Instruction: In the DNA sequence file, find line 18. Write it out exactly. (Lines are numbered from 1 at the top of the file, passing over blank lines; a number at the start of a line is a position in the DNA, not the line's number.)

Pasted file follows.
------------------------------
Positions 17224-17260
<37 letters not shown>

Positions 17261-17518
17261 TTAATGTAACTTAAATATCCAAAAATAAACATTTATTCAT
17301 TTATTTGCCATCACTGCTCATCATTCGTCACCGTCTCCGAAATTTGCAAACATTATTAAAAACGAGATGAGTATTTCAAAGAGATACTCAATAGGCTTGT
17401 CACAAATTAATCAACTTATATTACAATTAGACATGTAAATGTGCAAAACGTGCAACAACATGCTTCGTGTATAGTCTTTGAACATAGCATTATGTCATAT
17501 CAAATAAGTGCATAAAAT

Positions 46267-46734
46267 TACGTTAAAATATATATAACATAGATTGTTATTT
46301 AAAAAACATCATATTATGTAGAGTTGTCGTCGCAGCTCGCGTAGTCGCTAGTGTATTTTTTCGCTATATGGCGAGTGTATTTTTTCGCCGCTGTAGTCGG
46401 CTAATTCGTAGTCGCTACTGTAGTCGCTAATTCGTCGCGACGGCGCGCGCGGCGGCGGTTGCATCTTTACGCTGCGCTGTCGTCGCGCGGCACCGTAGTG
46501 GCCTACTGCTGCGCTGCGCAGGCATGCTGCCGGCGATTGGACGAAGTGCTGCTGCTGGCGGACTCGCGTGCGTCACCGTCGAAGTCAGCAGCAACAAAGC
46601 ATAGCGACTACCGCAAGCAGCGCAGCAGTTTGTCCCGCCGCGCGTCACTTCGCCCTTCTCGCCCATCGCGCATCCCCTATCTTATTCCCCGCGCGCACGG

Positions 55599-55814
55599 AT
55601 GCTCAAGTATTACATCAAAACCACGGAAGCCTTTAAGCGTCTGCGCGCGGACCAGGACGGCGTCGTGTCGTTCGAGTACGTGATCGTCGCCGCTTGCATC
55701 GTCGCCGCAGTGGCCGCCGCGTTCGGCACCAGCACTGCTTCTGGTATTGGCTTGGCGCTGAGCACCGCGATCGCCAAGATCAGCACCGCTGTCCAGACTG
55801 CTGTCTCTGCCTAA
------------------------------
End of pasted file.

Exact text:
55801 CTGTCTCTGCCTAA